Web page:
Alabama's Jefferson County filed for bankruptcy protection on Wednesday, making it the largest municipal bankruptcy in U.S. history.
But believe it or not, that's not the biggest story here.
The big story is how JPMorgan Chase & Co. (NYSE: JPM) – specifically, JPMorgan's Securities arm – has a filthy hand in the whole Jefferson County saga.
This isn't breaking news. I've written about it before and so have others. You just may have missed it because the spin machine was so effective that the story got buried fairly quickly.
It's really an interesting story – albeit a long one. But unfortunately, I don't have the space and you don't have the time for all the grisly details, so here's the short version.
Jefferson County is full of characters – and a few who made it into the local government turned out to be good old boy crooks.
Jefferson County, home to Birmingham, had an aging and stinky sewer system. The Environmental Protection Agency (EPA) demanded that the county do something about it as far back as 1996.
And it did.
County administrators decided that a brand new sewer system needed to be built at an expected cost of about $1.5 billion. With that decided, the county commission had to decide who would run the financing operations, craft a plan to manage the debt, and float bonds to pay for the project.
Here's where I'm cutting out all the starch and getting to the meat of the story: Local politicians, who were in cahoots with local broker-dealers (securities firms), wanted a piece of all the money that was going to be sloshing around. They ended up demanding, and getting, hefty bribes from big securities firms to let them become the chosen ones to run this lucrative muni finance deal.
I'm not going to get into how Goldman Sachs Group Inc. (NYSE: GS) got involved in 2002 and ended up being paid some $3 million (some of which it passed along to "consultants") to get in on the deal – which incidentally it ended up doing nothing on, other than participating in a back-door swap arrangement with JPMorgan Securities. Nor am I going to get into Bear Stearns' dealings, nor the small securities dealers who acted as conduits for money being exchanged between JPMorgan and others.
Instead, I'm going to focus on JPMorgan, which ended up constructing the finance arrangements and doing most of bond deals that served to finance the building of the new sewer system – because that's where the story takes a truly ugly turn.
You see, JPMorgan overcharged Jefferson County by some $100 million in fees (according to an advisor subsequently hired by the county) and jointly with its co-conspirators paid out some $8.2 million in bribes.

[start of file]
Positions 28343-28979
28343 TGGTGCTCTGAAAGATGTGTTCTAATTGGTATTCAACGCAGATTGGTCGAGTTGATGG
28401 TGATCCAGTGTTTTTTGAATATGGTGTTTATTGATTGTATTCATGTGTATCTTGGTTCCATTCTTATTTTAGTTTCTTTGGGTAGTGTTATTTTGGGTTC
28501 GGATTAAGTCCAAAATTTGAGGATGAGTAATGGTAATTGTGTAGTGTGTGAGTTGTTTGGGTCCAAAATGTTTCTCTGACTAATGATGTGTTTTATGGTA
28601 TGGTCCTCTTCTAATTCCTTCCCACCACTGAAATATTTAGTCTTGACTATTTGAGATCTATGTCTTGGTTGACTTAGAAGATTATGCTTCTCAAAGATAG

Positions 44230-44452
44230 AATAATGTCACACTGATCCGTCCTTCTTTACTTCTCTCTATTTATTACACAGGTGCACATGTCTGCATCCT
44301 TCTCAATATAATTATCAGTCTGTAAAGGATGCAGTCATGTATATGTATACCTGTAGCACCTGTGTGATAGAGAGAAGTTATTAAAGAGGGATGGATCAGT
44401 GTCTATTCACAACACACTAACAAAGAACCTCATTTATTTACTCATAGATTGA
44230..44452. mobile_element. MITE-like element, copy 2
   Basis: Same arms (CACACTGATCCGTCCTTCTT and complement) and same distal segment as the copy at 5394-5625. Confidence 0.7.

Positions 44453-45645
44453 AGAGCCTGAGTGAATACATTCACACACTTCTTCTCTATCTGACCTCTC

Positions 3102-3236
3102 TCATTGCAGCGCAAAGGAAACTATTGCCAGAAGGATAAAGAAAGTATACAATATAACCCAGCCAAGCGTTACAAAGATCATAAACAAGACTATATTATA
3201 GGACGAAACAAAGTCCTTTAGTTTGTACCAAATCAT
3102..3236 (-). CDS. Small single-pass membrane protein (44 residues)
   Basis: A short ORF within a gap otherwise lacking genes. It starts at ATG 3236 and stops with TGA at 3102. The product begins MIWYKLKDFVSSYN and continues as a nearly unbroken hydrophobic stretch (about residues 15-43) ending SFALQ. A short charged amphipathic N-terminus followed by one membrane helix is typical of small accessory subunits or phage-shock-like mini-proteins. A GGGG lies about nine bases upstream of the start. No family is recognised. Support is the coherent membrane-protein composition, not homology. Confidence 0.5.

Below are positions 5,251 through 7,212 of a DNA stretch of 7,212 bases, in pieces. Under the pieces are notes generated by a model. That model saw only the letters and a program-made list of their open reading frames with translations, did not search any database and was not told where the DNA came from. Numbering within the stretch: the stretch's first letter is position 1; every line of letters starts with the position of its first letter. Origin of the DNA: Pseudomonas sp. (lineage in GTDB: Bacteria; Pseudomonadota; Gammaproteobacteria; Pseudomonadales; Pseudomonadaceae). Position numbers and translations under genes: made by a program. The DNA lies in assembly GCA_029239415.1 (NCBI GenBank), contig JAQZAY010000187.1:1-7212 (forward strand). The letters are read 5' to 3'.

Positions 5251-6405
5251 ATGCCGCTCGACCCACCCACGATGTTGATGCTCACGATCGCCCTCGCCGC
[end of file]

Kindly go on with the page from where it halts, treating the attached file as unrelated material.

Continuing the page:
But what's truly appalling is that JPMorgan actually imbedded the cost of the bribes it paid into the finance deal it constructed.
In other words, taxpayers and bondholders paid the bribes JPMorgan conveyed to get to run the county's financing of the sewer system.
It doesn't end there, either. Before JPMorgan came to run things, some 95% of Jefferson County's debt was in fixed rate obligations. JPMorgan turned that around to the point that the County ended up with some 93% of its outstanding debt being variable and floating rate debt, subject to interest rate hikes.
Then JPMorgan created a neat little swap deal so the county was "protected." It didn't work out that way, and interest costs on the county's debts rose as high as 10%.
In the end, JPMorgan admitted no wrongdoing. Yet, amazingly – considering it did nothing wrong – the firm paid some $75 million in penalties to settle a fraud complaint with the Securities and Exchange Commission (SEC).
JPMorgan paid $25 million in penalties to the SEC and $50 million to Jefferson County. It also agreed to decline a $648 million "termination fee" that it was due when the county backed out of the swap deal that helped bankrupt it.
No one at JPMorgan went to jail – although others were convicted of conspiracy and fraud, with some folks going to jail for 48 months, 52 months and even15 years.
But no one from JPMorgan. And as much as I'd like to think this case is unique, I know it's not. Sadly, this is just one of many cases of corruption plaguing our financial system.
In fact, there's too much to even cover here. That's why I recently launched a new, free newsletter: Wall Street Insights & Indictments. I intend to blow the top off of more scandals just like this, and in the process, show average investors how they can level the playing field and make real money. You can sign up to receive it by clicking here.
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